Citation of Professor Gedeon Dagan
at the Ceremony of Doctor Honoris Causa
at the University Pierre et Marie Curie-Paris VI
February 26, 1997
by
Professor G. de Marsily
Applied Geology Laboratory
University Pierre et Marie Curie-Paris VI

Mrs Rector, Mr. Vice-Chancellor, Mr. President, Mr. Dagan, dear colleagues, Mesdames, Monsieurs,

Having to present today the career of Mr. Gedeon Dagan, incumbent of the Raquel and Manuel Klachky Chair of Subsurface Hydrology at the Tel Aviv University, constitutes for me a real honor and great pleasure, that I want to share with you.

An honor, because first of all Mr. Dagan is a great man of science, and I thank the Council of the University Pierre and Marie Curie for choosing to distinguish him. You may have noticed that among all the Doctors that the University honors today, I believe Mr. Dagan is the only one having a chair in a Faculty of Engineering Sciences, as it was mentioned by the President Lemerle. Such Institutions are oriented toward applied rather than basic research; what I want to simply emphasize is that the quality of research in a discipline is not gauged by the objectives pursued, but by the quality of the individual and the originality of his pursuits.

Gedeon Dagan has studied first at the Bucharest University in the Faculty of Hydrotechnical Engineering and that of Applied Mathematics and Mechanics. After emigrating to Israel at the age of 30, he obtained shortly after the degree of Doctor of Science at the prestigious Technion in Haifa, the Israel Institute of Technology. His thesis dealt with problems of interface between fresh and salt waters in Coastal Aquifers and Professor Jacob Bear served as his advisor. He then assumed academic positions at the Technion and became a Professor in 1969, and subsequently moved to the chair in subsurface hydrology at Tel Aviv University, which he holds today. His academic career evolved in Israel, but with many visits to various Universities, including Paris, Berkeley, Santa Barbara, Ames (Iowa), Princeton, Padua, Rome and recently London. His achievements have led to numerous appointments of an academic or public nature in the area of water resources in Israel as well as UNESCO. He has also received many awards, including the prestigious Horton Award of the American Geophysical Union.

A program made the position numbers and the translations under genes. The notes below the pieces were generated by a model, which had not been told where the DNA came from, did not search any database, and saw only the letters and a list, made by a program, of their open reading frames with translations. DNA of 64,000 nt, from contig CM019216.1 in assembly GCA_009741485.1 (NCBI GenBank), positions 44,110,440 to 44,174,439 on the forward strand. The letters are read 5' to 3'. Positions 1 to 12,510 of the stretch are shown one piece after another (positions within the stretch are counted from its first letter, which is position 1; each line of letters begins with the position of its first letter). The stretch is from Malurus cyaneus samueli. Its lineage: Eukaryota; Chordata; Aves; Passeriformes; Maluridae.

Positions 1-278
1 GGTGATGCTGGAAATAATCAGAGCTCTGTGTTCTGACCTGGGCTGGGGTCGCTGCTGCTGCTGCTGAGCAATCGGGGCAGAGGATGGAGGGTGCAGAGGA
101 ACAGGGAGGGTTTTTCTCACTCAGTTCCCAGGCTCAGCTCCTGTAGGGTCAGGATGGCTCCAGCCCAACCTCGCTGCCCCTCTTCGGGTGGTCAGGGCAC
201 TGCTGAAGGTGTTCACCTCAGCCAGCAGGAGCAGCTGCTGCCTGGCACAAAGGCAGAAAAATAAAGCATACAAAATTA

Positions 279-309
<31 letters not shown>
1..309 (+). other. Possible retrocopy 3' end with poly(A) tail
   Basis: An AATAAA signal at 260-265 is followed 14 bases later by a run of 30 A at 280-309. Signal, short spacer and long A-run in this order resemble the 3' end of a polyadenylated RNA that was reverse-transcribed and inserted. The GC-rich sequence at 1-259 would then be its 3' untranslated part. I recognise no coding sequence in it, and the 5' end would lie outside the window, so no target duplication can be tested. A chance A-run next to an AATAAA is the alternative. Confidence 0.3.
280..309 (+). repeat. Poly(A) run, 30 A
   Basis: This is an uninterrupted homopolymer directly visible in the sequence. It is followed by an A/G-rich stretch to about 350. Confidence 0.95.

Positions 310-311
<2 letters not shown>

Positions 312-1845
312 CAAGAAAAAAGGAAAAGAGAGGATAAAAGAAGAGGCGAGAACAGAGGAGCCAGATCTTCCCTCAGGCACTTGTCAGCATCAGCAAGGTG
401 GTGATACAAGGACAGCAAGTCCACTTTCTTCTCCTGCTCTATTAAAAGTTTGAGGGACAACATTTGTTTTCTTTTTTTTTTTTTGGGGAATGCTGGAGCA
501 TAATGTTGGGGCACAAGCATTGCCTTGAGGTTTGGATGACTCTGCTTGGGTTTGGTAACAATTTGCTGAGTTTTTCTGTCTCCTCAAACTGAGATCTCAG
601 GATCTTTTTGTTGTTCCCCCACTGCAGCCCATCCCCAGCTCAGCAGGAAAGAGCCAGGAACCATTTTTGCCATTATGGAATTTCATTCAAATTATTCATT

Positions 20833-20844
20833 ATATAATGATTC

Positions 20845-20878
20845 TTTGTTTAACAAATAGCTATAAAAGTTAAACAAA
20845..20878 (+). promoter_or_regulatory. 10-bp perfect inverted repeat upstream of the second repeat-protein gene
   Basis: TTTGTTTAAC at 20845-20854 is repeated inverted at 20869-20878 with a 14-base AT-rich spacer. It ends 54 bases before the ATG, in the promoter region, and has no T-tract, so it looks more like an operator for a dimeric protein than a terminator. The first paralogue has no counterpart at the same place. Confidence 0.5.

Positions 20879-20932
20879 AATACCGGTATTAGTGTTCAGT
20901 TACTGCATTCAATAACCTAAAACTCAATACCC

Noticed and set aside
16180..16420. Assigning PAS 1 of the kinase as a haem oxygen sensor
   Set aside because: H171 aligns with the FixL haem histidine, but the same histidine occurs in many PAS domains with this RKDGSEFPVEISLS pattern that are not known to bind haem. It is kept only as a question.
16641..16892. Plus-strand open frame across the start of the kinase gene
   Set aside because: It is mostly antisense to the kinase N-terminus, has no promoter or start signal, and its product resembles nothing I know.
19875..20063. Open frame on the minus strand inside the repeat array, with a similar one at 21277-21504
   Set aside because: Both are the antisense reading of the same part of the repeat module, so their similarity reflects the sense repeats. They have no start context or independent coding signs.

His collaboration with France is of long duration. I still remember our first contacts thirty years ago on the subject of interpretation of pumping tests in aquifers, up to recent frequent visits in Paris and participation in doctoral thesis committees. Our interests overlap because subsurface hydrology is taught in departments of Earth Sciences in France, whereas abroad it is found in Faculties of Civil or Hydraulic Engineering.

I shall discuss now the works of Mr. Dagan. I have for that to inflict upon you a few elementary notions of subsurface hydrology. Our discipline employs a large number of mathematical laws to characterize the velocities, transport and temperature of fluids that flow in the interconnected channels of porous media or fissured rocks. These laws obey the general principles of Fluid Mechanics, adapted to the porous structure. However, no matter how valid are these laws, we must recognize that we lack the means to characterize thoroughly the geometry of the paths followed by flowing water, and therefore that of the dimensions and intrinsic properties of porous structures. One of the major contributions of Gedeon Dagan to this discipline was to introduce the concept of random media in these problems. If the precise characterization of underground formations is a-priori impossible, he proposed to describe these media by random functions. These functions provide a measure of the uncertainty attached to any characterization of the properties of the medium. Gedeon Dagan undertook this task and contributed significantly to it, first to the notion of spatial covariance of properties, then to the inference of these statistical functions and subsequently to the conditioning of stochastic simulations by local measurements of variables like pressure, temperature and concentrations, that are easier to obtain. This process employed an arsenal of solutions of stochastic partial differential equations and inverse problems, but it is the scientist who developed new concepts that we honor today.

These works were published in more than one hundred articles in international journals, a monograph published in 1989 and at numerous conferences. Besides, Gedeon Dagan has had many students and a few have come from far away to honor him today. I would like to mention particularly Mr. Yoram Rubin, Professor at Berkeley, coming from the far California, to witness the friendship of Gedeon Dagan has developed with his students.

I will finish by mentioning that in order to take advantage of Mr. Dagan's visit to France, the University Paris VI organizes tomorrow and the day-after-tomorrow a seminar on Stochastic Hydrology, to which we have invited a small number of colleagues active in this field. The news has spread from mouth to ear, and numerous colleagues from all over the world expressed interest to come to Paris to present their works and to profit from discussions with Gedeon Dagan. Initially I was overwhelmed by this large number because of the small hall I reserved for the meeting, but eventually I secured the largest available one at Jussieu.

This event reflects better than my words the reputation of Gedeon Dagan, the esteem that his colleagues, who came here in large numbers and who I thank, hold him and the importance of his works. Many thanks again.!